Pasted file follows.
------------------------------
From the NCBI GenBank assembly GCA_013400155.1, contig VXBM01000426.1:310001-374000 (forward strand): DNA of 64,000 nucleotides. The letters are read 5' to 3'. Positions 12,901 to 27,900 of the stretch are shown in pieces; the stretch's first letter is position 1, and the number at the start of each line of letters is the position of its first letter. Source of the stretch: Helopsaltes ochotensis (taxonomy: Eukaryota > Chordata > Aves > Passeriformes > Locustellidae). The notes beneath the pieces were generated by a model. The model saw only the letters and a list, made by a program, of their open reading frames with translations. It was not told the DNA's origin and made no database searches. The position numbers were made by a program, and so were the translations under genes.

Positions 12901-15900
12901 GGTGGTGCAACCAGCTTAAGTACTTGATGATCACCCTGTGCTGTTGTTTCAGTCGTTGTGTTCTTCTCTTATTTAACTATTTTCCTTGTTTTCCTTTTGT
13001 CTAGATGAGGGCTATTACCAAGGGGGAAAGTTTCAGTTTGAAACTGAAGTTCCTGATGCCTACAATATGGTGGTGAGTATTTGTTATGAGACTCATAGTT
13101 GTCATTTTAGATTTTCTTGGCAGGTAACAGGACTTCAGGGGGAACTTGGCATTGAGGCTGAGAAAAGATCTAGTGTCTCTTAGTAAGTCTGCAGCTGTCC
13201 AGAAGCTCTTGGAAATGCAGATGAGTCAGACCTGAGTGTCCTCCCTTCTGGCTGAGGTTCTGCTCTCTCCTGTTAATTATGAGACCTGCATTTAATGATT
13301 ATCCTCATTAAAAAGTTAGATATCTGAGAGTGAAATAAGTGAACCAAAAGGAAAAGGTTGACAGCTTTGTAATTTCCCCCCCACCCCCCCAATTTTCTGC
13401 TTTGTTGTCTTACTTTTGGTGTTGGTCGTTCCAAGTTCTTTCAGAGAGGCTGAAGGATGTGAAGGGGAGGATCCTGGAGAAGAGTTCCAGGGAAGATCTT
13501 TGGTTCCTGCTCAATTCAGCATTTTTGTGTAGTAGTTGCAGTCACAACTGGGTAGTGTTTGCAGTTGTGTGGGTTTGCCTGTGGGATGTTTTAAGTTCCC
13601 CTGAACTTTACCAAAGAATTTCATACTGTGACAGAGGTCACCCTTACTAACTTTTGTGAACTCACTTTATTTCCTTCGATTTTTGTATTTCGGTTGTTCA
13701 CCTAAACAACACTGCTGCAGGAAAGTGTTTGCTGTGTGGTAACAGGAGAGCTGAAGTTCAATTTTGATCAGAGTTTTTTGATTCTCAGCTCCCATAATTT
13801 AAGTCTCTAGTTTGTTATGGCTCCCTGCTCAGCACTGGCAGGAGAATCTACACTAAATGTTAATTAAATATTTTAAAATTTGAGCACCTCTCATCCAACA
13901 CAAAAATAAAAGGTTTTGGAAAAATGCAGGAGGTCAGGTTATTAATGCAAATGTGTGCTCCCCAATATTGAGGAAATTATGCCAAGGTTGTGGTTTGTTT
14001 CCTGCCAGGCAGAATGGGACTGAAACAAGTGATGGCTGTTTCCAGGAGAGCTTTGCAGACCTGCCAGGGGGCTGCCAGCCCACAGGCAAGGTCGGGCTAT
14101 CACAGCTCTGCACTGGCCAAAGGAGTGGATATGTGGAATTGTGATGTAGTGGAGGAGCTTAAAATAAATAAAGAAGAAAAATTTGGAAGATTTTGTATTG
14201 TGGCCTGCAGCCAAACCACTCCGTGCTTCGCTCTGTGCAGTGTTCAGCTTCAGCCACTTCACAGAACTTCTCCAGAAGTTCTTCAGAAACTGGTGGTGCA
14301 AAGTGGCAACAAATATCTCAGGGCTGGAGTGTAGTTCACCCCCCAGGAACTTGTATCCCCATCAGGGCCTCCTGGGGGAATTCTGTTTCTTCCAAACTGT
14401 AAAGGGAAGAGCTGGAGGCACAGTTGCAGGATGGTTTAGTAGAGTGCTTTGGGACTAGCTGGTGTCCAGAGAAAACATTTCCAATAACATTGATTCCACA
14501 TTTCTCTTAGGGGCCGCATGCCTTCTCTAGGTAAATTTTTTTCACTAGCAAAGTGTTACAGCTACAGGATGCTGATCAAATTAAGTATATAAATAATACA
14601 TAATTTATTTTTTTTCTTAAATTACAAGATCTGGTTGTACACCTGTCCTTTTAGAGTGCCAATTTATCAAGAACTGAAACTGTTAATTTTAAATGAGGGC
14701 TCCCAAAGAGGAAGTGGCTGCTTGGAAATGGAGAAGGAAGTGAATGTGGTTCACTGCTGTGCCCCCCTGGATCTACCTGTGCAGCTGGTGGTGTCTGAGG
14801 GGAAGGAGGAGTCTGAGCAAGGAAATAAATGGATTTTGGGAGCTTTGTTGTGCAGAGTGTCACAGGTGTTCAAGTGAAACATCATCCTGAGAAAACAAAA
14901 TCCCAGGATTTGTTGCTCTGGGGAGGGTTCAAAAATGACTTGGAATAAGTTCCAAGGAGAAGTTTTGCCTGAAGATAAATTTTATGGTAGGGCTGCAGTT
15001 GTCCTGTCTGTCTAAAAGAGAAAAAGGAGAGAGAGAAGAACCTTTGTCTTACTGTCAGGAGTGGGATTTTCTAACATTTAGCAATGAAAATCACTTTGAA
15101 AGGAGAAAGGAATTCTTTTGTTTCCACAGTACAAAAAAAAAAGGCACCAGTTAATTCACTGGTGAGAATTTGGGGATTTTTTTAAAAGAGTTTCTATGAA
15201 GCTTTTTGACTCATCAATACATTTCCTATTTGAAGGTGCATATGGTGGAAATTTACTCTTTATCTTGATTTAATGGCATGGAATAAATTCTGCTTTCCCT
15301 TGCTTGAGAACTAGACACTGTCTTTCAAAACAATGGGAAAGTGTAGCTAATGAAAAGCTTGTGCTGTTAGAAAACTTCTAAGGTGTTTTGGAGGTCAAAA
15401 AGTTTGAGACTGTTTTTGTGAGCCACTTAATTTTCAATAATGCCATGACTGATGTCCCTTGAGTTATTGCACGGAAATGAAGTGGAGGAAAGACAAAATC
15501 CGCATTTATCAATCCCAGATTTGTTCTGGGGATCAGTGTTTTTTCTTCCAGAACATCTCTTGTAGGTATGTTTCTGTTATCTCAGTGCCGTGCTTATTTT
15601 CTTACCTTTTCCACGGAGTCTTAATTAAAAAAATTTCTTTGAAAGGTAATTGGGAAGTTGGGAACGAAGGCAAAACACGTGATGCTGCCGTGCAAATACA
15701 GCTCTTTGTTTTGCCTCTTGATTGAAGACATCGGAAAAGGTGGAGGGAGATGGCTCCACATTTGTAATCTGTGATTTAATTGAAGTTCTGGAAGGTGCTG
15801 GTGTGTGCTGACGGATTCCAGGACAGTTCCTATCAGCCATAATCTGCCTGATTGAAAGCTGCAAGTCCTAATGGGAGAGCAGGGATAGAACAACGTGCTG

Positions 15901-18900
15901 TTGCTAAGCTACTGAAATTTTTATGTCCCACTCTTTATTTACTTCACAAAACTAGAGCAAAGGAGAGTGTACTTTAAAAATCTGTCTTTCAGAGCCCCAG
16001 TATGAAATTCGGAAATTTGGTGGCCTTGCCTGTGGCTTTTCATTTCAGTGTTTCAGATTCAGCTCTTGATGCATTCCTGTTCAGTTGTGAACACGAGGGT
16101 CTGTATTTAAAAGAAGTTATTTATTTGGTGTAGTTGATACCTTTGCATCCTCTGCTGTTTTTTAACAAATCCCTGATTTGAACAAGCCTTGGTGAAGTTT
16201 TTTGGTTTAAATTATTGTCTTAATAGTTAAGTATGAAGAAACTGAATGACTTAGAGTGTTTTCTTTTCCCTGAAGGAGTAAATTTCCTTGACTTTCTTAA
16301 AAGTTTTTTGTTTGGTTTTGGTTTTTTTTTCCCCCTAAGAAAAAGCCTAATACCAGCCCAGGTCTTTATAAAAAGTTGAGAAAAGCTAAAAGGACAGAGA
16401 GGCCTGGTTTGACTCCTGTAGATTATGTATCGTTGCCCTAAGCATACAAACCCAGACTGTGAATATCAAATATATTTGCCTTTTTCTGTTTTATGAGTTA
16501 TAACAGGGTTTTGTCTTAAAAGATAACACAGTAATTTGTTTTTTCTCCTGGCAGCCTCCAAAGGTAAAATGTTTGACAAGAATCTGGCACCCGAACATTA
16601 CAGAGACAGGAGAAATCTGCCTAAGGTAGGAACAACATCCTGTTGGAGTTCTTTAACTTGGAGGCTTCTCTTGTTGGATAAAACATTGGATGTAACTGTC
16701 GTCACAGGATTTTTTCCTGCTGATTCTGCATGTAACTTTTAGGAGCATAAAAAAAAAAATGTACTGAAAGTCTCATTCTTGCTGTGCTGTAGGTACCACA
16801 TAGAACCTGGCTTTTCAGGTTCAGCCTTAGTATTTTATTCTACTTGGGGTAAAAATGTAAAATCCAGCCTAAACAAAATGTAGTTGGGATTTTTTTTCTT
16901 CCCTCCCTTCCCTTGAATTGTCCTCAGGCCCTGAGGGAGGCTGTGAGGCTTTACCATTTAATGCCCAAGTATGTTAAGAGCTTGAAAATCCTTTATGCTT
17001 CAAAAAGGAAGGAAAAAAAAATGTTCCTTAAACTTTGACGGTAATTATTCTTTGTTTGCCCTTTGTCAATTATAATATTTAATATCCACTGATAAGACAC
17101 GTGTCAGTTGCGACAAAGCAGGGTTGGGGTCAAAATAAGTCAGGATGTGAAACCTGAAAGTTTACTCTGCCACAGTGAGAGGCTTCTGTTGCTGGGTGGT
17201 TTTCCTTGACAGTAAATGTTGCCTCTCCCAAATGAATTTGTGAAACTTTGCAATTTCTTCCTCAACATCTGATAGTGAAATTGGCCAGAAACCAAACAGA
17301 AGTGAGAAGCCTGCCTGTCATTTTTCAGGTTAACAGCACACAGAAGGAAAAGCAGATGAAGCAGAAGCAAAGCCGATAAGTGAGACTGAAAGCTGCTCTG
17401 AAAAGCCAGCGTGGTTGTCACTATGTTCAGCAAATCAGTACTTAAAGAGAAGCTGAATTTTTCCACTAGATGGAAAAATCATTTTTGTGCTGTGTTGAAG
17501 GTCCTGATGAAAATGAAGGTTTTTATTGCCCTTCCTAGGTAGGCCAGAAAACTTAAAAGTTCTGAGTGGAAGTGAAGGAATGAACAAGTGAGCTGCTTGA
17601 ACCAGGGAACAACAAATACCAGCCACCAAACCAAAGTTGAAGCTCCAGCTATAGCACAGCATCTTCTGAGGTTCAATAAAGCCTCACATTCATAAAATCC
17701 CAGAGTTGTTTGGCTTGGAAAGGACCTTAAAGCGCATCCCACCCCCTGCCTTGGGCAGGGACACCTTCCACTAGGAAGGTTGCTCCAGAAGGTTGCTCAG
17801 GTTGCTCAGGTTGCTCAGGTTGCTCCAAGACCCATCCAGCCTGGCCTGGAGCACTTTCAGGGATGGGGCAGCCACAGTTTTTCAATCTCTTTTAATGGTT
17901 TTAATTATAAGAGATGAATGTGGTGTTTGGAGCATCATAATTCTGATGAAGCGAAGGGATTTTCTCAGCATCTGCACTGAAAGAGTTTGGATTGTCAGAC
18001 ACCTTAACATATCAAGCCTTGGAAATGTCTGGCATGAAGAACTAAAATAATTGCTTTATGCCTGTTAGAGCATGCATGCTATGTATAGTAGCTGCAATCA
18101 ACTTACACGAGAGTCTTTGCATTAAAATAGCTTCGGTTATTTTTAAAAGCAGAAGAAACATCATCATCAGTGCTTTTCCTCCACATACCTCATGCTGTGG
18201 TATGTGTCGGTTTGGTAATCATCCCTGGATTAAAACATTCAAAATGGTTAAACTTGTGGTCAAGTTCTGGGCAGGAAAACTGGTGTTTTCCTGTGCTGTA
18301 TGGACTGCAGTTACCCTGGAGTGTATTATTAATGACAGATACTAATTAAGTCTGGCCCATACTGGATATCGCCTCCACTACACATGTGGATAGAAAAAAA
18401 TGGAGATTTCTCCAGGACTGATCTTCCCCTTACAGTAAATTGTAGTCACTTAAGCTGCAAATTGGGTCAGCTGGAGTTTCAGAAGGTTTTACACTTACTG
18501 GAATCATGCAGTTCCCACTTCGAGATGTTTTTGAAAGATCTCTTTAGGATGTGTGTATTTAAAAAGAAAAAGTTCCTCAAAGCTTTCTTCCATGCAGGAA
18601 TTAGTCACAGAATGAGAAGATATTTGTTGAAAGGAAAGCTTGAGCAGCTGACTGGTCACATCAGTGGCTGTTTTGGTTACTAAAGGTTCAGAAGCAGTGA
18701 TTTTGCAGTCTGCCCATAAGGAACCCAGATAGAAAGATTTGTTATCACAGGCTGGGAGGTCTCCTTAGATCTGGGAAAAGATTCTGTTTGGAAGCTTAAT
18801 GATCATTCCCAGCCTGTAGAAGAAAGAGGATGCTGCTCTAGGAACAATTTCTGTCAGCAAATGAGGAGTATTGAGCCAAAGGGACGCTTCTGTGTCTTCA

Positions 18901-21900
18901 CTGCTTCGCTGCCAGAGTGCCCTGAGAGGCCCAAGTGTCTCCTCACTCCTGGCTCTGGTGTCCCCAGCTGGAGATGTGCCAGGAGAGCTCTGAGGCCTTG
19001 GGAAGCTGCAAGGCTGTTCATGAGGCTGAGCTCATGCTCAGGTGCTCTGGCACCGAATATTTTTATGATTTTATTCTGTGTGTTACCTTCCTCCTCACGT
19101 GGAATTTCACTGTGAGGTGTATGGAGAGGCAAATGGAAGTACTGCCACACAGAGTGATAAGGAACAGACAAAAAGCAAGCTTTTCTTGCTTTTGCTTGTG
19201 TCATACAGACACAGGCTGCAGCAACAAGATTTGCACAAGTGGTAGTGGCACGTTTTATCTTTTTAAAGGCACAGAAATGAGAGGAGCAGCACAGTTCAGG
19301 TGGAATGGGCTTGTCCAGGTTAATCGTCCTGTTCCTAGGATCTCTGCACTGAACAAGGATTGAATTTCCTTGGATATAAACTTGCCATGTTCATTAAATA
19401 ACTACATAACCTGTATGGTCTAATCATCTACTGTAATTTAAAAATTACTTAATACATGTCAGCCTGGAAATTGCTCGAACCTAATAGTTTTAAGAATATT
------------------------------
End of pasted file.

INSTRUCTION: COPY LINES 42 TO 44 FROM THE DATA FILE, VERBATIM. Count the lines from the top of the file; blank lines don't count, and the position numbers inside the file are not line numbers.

16701 GTCACAGGATTTTTTCCTGCTGATTCTGCATGTAACTTTTAGGAGCATAAAAAAAAAAATGTACTGAAAGTCTCATTCTTGCTGTGCTGTAGGTACCACA
16801 TAGAACCTGGCTTTTCAGGTTCAGCCTTAGTATTTTATTCTACTTGGGGTAAAAATGTAAAATCCAGCCTAAACAAAATGTAGTTGGGATTTTTTTTCTT
16901 CCCTCCCTTCCCTTGAATTGTCCTCAGGCCCTGAGGGAGGCTGTGAGGCTTTACCATTTAATGCCCAAGTATGTTAAGAGCTTGAAAATCCTTTATGCTT